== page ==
How to create a spectacular landmark for a city’s skyline while also evolving the very idea of what makes a tower? Well, a group of architects have an idea. They want to build a new structure called the “ethereal tower” comprised of 99 floating islands in the massive Chinese city of Shenzhen.
Shenzhen is a coastal city in the south of Guangdong Province, just 41 kilometers from Hong Kong. Benefiting from its location, Shenzhen has grown dramatically in the past few decades, becoming a modern and international metropolis and is known as “China’s Silicon Valley”. It hosts major tech companies such as Huawei and Lenovo, as well as many emerging start-ups, and over 12 million people call it home.
With a massive skyline, Shenzhen is China’s fastest-growing city. It transformed from a small fishing town to a bustling megacity within decades. Every year, millions flock to its city center from around the globe seek to benefit from its investment-friendly practices, while tourists admire its futuristic landscape. Shenzhen trails only Shangai and Beijing in China for overall GDP. Now, the city wants something spectacular to show for all this growth.
Renowned Japanese architect Sou Fujimoto created a design for a massive floating tower on the bay of Shenzhen’s Qianhaiwan district. He pitched his idea at a competition that was set to address the questions of “What does a new ‘tower’ mean in the 21st Century?” and “How can a tower evolve while continuing to attract attention, as the Eiffel tower does?”
The proposed tower is 268 meters tall (880 feet) and would be made up of 99 individual tower-like pieces, joined by a strong horizontal place in the top section. The pieces gradually fade away as they descend, giving the impression that they are floating in the air. It’s simultaneously a single tower and a collection of towers, symbolizing the future of societies in the age of diversity.
The tower will be built mainly from steel, carbon fiber, concrete and Kevlar rope, with a peripherally located steel truss system with Kevlar tension cables maintaining the cores’ balance. A centralized core serves as the basis for the whole tower, which is joined together by outlying tension cables that resemble water flowing down to the bay.
A mirrored inverted frozen fountain will include an observation deck, exhibition area, restaurant, and cafe within the cables. The top deck is planned to be used for exhibitions, hoping to appeal to both visitors and locals as a social center where breathtaking views of the city and the bay can be viewed all around. It’s a design hoped to fit an evolving city.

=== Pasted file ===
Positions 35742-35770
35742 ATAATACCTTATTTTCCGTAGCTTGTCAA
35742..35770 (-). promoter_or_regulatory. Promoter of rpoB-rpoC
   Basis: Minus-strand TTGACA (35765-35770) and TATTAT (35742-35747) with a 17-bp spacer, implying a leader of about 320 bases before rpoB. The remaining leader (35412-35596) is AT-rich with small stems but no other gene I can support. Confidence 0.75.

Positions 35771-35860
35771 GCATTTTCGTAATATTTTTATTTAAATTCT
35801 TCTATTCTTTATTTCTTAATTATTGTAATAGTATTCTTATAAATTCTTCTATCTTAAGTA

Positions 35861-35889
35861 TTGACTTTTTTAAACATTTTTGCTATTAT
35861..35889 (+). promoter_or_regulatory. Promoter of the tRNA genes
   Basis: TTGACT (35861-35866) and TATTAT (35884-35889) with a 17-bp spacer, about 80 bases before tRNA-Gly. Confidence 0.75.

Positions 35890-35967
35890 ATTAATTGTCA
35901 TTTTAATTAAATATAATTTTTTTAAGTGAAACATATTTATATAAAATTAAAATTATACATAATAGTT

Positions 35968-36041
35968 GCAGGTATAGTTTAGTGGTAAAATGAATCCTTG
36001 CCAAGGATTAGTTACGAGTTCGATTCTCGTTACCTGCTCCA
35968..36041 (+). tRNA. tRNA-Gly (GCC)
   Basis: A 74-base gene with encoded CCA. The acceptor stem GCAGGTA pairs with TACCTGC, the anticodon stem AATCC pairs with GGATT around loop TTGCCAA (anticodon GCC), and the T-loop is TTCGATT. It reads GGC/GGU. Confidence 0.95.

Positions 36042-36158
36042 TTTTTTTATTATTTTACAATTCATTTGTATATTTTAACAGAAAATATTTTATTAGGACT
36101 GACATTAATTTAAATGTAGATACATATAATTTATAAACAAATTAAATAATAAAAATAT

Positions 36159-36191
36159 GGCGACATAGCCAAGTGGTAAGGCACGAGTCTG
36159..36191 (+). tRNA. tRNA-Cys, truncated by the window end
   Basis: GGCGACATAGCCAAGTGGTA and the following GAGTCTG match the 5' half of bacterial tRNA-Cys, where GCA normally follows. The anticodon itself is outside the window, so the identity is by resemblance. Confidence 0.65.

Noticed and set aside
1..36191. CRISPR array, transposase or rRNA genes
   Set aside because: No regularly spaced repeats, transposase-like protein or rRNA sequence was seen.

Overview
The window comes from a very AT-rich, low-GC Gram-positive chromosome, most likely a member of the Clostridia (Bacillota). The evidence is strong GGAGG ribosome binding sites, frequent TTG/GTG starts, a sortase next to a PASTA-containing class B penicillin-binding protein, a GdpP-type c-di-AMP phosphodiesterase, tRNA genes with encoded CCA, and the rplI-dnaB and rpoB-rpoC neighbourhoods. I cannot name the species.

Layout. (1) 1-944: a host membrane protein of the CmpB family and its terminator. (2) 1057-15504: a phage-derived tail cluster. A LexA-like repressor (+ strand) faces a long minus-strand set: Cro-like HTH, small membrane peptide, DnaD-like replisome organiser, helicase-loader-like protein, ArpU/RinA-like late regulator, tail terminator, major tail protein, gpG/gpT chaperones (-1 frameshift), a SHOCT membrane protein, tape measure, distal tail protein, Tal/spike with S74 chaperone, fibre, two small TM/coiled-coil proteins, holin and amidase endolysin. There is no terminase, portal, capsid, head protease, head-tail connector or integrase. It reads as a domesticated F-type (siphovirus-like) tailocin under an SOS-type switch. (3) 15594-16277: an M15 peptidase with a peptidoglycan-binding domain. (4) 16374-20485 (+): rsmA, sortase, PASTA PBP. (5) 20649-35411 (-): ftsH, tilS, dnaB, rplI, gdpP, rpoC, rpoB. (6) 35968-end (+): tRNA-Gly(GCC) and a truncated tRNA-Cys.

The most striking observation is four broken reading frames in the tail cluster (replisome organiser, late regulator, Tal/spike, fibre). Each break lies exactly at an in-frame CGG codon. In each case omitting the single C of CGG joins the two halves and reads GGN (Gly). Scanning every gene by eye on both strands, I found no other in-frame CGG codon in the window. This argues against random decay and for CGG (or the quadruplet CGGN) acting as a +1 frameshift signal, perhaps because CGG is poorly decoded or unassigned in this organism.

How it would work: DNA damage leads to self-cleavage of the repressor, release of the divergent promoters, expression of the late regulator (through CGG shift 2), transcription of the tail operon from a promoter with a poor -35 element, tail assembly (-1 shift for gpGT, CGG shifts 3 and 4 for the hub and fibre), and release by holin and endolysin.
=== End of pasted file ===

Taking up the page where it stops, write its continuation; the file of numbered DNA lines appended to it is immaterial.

This is hardly the first futuristic project proposed in Shenzhen — architects are flocking to the new metropolis, and the city’s skyline is already starting to show its status. However, as amazing as it may look, it’s still not clear whether the construction will actually green-lighted. If it does though, it will be a sight to behold.
Back in 1970, Bob Giles, a UK architect, designed the Hammersmith & Fulham College, a redbrick building in London totaling 23,000 square meters. Now, the university wants to demolish it and instead build a newer one instead. Giles is trying to stop it, calling instead for an upgrade of the building.
But Giles isn’t alone in this fight. Architects across the UK are campaigning to protect and upgrade draughty buildings instead of knocking them down. And the reason isn’t related to architecture specifically but instead to the environment. New buildings emit a lot of carbon, they say, mostly in the production of the materials required.
The campaign was started by the initiative Architects’ Journal and has already been supported by 14 Stirling Prize winners (a British prize for excellence in architecture). Their main demands are to cut taxes on refurbishment, repair, and maintenance of buildings, promote the reuse of construction material, and stimulate the circular economy. Essentially, they want to reuse and retrofit buildings more than relying on constructing new ones.
In the past, there was a debate about whether it was more convenient for the climate to demolish an old building that consumed a lot of energy and build a new, better-insulated one in its place. Today, it’s starting to be viewed as a serious mistake due to the carbon emitted during the construction of a new building.
“This staggering fact has only been properly grasped in the construction industry relatively recently. We’ve got to stop mindlessly pulling buildings down,” Architects’ Journal managing editor Will Hurst told the BBC. “It’s crazy that the government actually incentivizes practices that create more carbon emissions.”